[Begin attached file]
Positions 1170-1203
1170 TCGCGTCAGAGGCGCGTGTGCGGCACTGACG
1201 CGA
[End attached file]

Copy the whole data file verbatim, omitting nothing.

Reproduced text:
Positions 1170-1203
1170 TCGCGTCAGAGGCGCGTGTGCGGCACTGACG
1201 CGA